Indirect potable reuse -- 1.5–2.0 [10]
Brackish water desalination BWRO 0.8–2.5 [12]
Water Desalination of Pacific Ocean Water SWRO 2.5–4.0 [10]
Seawater SWRO 2.58–8.5 [13]
Source: Reproduced from [10][11][12].
Seawater and brackish water desalination is one of the most promising processes to solve the world’s water shortages. Its use has increased 6.8% per year in the last decade, equivalent to an annual addition in fresh water production of 4.6 million m3/day and, although plants with the highest capacity are scarce, they contribute to most of the installed capacity [14]. According to the International Desalination Association (IDA), desalination plant capacity in the world reached 99.8 million m3/day in 2017, with some 18,500 plants installed in 150 countries [15]. In China alone, some 142 plants operating with seawater were installed during 2018 [16]. Between January 2019 to February 2020, some 155 new plants were put in operation, increasing the installed capacity by up to 5.2 million m3/day [14].
A total of 61% of the world’s installed desalination capacity corresponds to seawater, while 30% to brackish water. Moreover, 62.25% is used for municipal purposes and 30.2% for industrial use. The Middle East and North Africa contribute 47.5 % to the installed capacity, while East Asia and the Pacific add up to 18.4%, and North America, 11.9% [17][18]. It is estimated that the world desalination market will grow at a speed of 9% in the coming years. 74% of this growth will come from Europe, the Middle East, and Africa [19].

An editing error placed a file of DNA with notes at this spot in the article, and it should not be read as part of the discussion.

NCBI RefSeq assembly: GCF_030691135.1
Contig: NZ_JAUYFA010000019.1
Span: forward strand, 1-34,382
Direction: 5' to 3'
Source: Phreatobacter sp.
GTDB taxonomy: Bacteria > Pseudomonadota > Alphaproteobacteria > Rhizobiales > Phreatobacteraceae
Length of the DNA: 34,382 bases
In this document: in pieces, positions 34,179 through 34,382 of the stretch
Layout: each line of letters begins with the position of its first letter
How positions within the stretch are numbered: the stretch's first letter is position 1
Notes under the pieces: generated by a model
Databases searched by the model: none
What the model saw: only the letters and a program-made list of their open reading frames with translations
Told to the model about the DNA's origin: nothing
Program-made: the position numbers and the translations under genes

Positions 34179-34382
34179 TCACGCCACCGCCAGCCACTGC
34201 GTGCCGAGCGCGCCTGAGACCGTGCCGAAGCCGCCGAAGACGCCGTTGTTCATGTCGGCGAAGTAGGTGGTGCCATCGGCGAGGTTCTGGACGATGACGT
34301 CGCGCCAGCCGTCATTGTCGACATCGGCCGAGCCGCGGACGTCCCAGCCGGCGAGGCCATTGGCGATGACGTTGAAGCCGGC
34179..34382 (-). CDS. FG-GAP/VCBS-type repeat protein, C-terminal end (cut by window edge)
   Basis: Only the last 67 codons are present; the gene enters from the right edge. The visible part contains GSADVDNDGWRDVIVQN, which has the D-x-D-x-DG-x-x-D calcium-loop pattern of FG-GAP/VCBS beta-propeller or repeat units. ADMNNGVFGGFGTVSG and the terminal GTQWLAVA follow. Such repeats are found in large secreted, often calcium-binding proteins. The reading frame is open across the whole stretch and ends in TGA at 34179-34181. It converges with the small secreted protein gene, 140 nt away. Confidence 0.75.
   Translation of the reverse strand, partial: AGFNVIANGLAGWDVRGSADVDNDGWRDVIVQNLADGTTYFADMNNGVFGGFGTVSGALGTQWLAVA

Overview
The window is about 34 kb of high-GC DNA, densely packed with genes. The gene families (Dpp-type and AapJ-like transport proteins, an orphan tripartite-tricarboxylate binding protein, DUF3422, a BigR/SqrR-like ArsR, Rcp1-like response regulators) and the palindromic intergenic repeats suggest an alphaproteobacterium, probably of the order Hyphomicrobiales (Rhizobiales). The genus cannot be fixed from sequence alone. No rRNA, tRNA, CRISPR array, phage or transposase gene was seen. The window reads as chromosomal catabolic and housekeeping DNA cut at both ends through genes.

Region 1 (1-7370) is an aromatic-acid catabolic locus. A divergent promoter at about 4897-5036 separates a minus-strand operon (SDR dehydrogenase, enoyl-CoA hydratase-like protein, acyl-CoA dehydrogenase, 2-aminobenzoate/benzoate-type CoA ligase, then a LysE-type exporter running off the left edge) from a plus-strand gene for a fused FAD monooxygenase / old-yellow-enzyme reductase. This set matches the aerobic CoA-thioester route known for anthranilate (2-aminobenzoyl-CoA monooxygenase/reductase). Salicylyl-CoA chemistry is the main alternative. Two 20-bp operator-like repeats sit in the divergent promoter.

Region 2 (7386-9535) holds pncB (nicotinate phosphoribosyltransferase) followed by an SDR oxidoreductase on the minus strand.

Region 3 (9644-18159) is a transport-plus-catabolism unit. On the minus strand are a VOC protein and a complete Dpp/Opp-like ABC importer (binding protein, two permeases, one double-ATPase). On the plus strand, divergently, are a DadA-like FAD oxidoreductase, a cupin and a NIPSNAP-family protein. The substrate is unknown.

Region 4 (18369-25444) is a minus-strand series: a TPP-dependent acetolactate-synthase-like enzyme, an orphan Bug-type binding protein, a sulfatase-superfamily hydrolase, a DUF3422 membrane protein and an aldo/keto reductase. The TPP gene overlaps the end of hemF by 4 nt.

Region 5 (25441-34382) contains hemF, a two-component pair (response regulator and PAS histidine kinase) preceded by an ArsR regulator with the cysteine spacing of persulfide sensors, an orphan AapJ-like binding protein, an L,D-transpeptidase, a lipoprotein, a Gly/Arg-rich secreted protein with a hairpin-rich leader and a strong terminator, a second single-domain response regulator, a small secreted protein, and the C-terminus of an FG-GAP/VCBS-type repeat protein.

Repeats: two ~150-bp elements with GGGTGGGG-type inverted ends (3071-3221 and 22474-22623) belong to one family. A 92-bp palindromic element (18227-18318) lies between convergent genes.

Currently, more than 20 different technologies are used for seawater desalination [20]. Nonetheless, only a handful of these dominate global water production. Commercial desalination processes are grouped into three broad categories: thermal processes, membrane separations, and emerging technologies. Within thermal processes, multi-effect distillation (MED) and multi-stage flash distillation (MSF) stand out. Reverse osmosis (RO) is the dominant technology [16] in membrane processes, while multi-effect desalination (MED) covers 7% of the installed capacity, and multistage flash systems (MSF) cover 18%, being the most used technology in large-scale dual-purpose desalination plants (water and electricity). On the other hand, RO technologies are more used at the middle and small scale in single process plants (fresh water production) [9], being the ones with the highest participation with 69% of the installed capacity in the world. Other membrane technologies such as nano filtration (NF) contribute 3% to desalination, while electrodialysis (ED) 2%, and reverse electrodialysis (EDR) 1% [18]. In the Middle East, thermal desalination technologies continue to be overriding, due to their integration with power plants and useful life of more than 30 years [21]. Hybridization of thermal desalination technologies with renewable energy sources is one of the trends in research and development that seeks to improve the sustainability of these processes [22].